KPMG chose ‘profits over professionalism at every critical juncture’, when
marketing abusive tax shelters in the US, a senior US tax official has said.
Cono Namorato, head of the IRS Office of Professional Responsibility, told a
meeting of advisers in the UK this week that what KPMG had done was a ‘reminder
of what can happen when ethical behaviour is traded for a quick profit’.
He added: ‘It illustrates the role that individuals can play in undermining
the integrity of the tax system. KPMG chose profits over professionalism at
every critical juncture.’
KPMG was fined £456m earlier this year for its role in marketing tax
shelters, in a row that at one stage threatened to escalate into a Department of
Justice indictment that would have imperiled the Big Four firm’s global future.
The firm is set to court further controversy today when Loughlin Hickey,
global head of tax at KPMG, tackles tax avoidance in a public lecture at the
Namorato was in the UK to talk to HM Revenue & Customs and UK advisers
about his work.
Asked whether HMRC would be adopting any of the IRS tactics, Dave Hartnett,
HMRC’s director general, repeated a view he expressed in an interview with
Accountancy Age earlier this year that the US had seen a far worse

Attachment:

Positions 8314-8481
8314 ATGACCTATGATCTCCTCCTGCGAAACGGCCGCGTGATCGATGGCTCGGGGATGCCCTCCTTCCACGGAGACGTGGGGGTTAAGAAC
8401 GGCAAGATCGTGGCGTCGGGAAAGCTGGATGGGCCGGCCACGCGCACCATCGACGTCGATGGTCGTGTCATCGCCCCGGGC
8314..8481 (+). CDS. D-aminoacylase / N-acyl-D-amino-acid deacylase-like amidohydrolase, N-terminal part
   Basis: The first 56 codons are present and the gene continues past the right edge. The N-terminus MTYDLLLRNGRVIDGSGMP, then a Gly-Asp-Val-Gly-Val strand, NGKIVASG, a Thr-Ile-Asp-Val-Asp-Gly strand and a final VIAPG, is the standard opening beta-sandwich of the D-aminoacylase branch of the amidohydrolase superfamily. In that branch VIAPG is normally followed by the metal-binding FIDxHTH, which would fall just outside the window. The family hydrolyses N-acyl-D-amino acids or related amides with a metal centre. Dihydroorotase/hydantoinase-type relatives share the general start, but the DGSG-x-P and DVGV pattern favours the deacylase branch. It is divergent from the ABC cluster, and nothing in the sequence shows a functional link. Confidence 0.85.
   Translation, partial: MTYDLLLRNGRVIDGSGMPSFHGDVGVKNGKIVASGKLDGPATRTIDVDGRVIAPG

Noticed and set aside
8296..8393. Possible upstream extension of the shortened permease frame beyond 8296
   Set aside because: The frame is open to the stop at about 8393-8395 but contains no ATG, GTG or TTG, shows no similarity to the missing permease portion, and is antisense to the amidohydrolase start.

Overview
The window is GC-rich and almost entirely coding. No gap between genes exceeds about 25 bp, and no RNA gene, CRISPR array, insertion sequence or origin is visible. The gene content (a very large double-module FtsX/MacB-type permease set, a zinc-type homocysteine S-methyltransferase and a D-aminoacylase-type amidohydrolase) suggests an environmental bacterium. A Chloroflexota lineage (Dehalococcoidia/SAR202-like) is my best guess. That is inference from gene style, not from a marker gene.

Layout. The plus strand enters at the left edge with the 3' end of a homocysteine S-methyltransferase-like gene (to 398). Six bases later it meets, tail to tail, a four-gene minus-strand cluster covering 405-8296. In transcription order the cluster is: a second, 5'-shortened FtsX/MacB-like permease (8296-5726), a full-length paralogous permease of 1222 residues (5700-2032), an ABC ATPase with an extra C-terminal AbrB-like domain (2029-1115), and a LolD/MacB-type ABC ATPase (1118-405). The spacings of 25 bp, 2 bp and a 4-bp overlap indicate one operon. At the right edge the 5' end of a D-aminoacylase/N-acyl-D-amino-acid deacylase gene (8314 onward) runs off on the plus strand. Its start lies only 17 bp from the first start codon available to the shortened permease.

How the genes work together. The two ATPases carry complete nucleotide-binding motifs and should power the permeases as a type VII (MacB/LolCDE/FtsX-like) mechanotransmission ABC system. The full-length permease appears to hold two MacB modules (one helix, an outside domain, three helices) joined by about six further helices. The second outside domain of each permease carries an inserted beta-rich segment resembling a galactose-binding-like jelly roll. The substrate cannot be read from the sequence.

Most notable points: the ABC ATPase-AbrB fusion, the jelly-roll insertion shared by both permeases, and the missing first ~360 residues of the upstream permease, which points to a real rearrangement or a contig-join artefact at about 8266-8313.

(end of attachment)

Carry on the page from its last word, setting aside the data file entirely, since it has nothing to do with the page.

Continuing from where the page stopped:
breakdown in trust between advisers and government.
He said: ‘I think that one of the things that we have seen in the US is a
different environment, a breakdown of ethical standards. We have been able to
look on as voyeurs and see there are lessons to learn.’
Responding to Namorato’s remarks, a spokesman for KPMG’s US firm said: ‘KPMG
has a process in place to ensure that those individuals responsible for the
wrongdoing have been separated from the firm.’
The firm added that the DoJ settlement had resolved the IRS’s examination of
its tax shelter activities.
‘This matter is now behind us. KPMG is focused on moving forward and
providing the highest quality audit, tax and advisory services to our clients,’
the spokesman said.
Crowe Clark Whitehill , the top 20 accountancy firm, has announced the promotion of Chris Mould to partner
The latest opinions from Accountancy Age on Making Tax Digital, and outline plans to evolve the UK's corporate governance regime
Five million taxpayers are ow using digital personal tax accounts (PTA) as part of the making tax digital strategy, HMRC said
UK-based non-doms have paid ten times more tax than the average taxpayer, raising concerns over the Brexit impact on non-dom contributions and therefore, the economy